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Today's Stichomancy for Christian Bale

The first excerpt represents the past or something you must release, and is drawn from War and the Future by H. G. Wells:

uniform and because their tradition and interests were to powerful with her. All the state and glories of soldiering, the bright uniforms, the feathers and spurs, the flags, the march- past, the disciplined massed advance, the charge; all these are as needless and obsolete now in war as the masks and shields of an old-time Chinese brave. Liberal-minded people talk of the coming dangers of militarism in the face of events that prove conclusively that professional militarism is already as dead as Julius Caesar. What is coming is not so much the conversion of men into soldiers as the socialisation of the economic organisation of the country with a view to both national and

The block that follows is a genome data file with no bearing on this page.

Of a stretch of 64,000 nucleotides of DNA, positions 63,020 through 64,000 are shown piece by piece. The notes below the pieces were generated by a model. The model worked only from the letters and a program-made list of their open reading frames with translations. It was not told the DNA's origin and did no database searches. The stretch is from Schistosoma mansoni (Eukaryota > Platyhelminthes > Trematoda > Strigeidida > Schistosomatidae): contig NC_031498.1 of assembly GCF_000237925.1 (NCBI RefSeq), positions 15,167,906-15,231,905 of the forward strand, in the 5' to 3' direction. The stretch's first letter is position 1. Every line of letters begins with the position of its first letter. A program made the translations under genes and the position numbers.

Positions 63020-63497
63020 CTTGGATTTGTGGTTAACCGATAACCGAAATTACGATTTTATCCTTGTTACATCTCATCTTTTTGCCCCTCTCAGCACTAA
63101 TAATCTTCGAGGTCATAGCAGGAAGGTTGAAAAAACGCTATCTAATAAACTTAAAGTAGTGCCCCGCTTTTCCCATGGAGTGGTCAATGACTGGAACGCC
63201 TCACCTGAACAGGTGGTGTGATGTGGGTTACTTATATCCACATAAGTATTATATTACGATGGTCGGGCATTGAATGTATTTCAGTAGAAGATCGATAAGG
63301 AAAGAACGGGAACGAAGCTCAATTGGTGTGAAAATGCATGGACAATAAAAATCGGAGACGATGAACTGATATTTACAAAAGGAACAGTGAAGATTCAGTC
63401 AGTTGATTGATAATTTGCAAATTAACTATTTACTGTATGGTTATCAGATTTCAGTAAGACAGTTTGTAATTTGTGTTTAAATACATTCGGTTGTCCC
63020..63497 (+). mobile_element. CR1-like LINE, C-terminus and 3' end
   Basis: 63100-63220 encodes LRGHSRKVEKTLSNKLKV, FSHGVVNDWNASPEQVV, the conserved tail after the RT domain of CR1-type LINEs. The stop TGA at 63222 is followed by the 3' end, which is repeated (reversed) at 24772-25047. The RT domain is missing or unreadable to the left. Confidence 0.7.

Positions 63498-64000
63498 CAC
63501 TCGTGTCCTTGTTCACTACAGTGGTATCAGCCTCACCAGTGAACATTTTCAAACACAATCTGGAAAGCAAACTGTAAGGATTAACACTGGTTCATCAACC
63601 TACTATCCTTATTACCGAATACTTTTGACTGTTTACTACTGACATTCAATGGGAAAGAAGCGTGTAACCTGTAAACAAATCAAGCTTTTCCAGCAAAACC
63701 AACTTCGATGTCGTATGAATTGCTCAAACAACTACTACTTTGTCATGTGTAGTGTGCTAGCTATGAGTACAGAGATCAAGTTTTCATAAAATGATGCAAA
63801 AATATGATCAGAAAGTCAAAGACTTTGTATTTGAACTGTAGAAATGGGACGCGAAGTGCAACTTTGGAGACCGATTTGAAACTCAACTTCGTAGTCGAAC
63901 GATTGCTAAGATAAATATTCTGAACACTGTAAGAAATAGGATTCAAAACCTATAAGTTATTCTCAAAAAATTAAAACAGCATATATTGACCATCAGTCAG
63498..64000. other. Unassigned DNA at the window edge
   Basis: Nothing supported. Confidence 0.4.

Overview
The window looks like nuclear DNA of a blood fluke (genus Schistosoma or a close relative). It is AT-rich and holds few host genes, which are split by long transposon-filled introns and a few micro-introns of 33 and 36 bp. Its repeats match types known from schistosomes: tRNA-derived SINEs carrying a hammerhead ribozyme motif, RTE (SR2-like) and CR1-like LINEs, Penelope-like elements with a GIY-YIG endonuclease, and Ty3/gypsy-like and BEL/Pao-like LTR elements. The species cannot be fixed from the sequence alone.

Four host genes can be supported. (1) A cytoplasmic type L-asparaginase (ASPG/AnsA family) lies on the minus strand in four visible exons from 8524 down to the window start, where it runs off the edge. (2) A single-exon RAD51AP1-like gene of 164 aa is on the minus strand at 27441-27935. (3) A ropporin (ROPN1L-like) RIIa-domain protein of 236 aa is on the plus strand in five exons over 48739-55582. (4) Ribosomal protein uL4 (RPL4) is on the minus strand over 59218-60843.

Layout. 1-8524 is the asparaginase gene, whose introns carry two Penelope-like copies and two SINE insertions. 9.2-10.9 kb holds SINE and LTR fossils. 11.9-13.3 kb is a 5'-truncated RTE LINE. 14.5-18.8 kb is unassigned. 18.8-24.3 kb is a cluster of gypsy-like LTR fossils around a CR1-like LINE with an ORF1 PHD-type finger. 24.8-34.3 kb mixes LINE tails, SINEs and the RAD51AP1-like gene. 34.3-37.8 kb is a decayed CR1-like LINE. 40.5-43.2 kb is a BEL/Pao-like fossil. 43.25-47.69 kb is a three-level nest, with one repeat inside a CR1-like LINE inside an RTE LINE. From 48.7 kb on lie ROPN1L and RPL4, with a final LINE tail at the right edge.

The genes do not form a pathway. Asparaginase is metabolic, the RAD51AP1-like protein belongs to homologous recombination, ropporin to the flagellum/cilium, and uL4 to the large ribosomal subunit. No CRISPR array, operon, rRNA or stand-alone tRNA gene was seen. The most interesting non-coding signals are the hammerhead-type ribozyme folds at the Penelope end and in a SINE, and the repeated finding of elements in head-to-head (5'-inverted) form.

The second excerpt represents the present or the deciding factor of the moment, and is drawn from Beast in the Jungle by Henry James:

turning things over with a good conscience but with a bare horizon, he found himself wondering if he oughtn't to have begun, so to speak, further back.

He found himself wondering indeed at many things, and this last speculation had others to keep it company. What could he have done, after all, in her lifetime, without giving them both, as it were, away? He couldn't have made known she was watching him, for that would have published the superstition of the Beast. This was what closed his mouth now--now that the Jungle had been thrashed to vacancy and that the Beast had stolen away. It sounded too foolish and too flat; the difference for him in this particular, the

The third excerpt represents the future or something you must embrace, and is drawn from New Poems by Robert Louis Stevenson:

And I thought it strange to gang my lane; I thought it strange, I thought it sweet, To gang there on my naked feet. In the mirk night, when the boats were at sea, I passed the burn abune the knee; In the mirk night, when the folks were asleep, I had a tryst in the den to keep.

Late and air', when the folks were asleep, I had a tryst, a tryst to keep, I had a lad that lippened to me, And bour-tree blossom is fair to see!